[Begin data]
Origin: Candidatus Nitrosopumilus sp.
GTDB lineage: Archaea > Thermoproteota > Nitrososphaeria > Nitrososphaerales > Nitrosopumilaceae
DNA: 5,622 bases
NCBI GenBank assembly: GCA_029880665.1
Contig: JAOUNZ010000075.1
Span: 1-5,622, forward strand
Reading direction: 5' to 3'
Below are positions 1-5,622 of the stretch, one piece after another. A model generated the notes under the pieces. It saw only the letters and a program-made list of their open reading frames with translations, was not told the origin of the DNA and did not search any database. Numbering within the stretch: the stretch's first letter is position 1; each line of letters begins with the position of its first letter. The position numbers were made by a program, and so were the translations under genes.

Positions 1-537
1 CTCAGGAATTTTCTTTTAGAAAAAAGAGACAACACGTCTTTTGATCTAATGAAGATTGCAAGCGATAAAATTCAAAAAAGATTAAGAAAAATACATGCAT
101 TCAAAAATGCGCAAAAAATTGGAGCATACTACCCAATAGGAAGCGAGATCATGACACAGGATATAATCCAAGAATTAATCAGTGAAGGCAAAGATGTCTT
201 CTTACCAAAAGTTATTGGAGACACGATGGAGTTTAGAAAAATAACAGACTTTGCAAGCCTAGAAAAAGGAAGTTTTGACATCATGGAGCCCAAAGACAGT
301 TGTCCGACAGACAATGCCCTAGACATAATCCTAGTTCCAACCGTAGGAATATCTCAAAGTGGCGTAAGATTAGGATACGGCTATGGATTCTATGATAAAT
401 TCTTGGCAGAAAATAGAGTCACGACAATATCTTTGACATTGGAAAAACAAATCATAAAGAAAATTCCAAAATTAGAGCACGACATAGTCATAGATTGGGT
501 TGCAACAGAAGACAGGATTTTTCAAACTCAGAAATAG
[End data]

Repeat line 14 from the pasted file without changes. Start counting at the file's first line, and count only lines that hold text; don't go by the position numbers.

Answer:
401 TCTTGGCAGAAAATAGAGTCACGACAATATCTTTGACATTGGAAAAACAAATCATAAAGAAAATTCCAAAATTAGAGCACGACATAGTCATAGATTGGGT